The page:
M-Commerce To Outpace Mobile Advertising


A new forecast from UK-based Coda Research Consultancy predicts mobile ad spending in the U.S. will grow at an average rate of 37% annually in the next five years to hit $2.2 billion by 2015. That's roughly a quadrupling from the $546 million the firm estimates will be spent this year and impressive growth by almost any measure.

But starting from such a small base, the $2.2 billion total (including in-app advertising) in five years will still be only equal to about 10% of the $22.7 billion in U.S. online ad spending in 2009, according to the Internet Advertising Bureau. It's also not much more than total Internet ad dollars in 1998 ($1.9 billion), when online spending was more than doubling each year before the dot-com crash.

With all perennial hype around mobile advertising, it's good to keep in mind that even with respectable gains it's still only a small piece of even digital advertising. Coda projects mobile search in five years will account for half of mobile ad revenue, roughly the same proportion it commands on the desktop Web.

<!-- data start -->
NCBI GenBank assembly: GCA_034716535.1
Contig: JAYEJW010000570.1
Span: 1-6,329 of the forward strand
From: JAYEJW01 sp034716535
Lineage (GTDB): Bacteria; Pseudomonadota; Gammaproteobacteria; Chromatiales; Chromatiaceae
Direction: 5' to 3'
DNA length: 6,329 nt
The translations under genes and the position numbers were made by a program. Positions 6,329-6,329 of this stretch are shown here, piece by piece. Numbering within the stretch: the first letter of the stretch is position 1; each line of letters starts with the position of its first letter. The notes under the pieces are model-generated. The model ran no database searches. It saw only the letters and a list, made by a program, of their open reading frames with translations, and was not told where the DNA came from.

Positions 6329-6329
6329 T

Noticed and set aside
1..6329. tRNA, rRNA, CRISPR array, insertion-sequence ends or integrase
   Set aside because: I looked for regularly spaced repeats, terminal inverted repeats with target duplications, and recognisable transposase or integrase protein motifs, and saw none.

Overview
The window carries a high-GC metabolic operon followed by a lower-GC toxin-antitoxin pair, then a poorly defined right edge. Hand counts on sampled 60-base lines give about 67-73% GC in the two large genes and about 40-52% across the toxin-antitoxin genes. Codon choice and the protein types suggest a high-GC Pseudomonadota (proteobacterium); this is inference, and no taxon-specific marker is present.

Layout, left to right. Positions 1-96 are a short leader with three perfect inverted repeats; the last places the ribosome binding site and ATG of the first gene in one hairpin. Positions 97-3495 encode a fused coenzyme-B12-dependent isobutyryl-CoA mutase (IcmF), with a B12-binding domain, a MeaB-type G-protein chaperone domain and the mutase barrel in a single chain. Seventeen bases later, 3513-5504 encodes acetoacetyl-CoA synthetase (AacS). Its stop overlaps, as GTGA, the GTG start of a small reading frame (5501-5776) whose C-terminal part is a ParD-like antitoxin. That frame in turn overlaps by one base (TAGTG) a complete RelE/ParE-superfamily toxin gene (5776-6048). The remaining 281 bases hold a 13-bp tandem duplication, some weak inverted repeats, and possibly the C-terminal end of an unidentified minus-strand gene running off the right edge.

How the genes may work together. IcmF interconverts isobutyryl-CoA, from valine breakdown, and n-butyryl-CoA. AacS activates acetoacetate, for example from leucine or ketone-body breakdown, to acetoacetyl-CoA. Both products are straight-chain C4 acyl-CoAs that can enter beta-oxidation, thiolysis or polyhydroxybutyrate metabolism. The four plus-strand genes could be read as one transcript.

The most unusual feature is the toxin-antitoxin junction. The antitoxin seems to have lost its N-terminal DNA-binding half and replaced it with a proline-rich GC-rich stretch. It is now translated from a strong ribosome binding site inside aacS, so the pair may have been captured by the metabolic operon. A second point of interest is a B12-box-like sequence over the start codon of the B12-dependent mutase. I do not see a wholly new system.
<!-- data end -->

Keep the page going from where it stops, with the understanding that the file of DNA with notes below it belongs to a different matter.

Display advertising will make up a third of the total, at $667 million, and the balance ($426 million) will go to SMX text ads. Display is expected to benefit from larger device screens and more personalized messages while SMS text--currently the most common type of mobile advertising -- will gradually lose share.

Where Coda sees much faster growth than mobile advertising is in mobile commerce, expected to increase at a 65% annually to reach $24 billion in 2015, or 7.7% of all e-commerce revenue. M-commerce per mobile subscriber will grow nearly ten-fold, going from $8.60 this year to $80 in five years. Among categories driving sales on mobile phones are physical goods from companies like Amazon and eBay, apps, video and music downloads, games and virtual worlds, and mobile coupons. E-bay alone has said it's aiming for $1.5 billion in mobile sales.

Underpinning that activity will be a broadening base of smartphone users on high-speed networks. Coda estimates that by 2015, there will be 194 million smartphone subscribers, nearly triple the 78 million in 2010, or 65% of all mobile subscribers. It also projects the number of cell users on 3G networks will nearly double by 2015 to 239 million, or 80% of all mobile customers.


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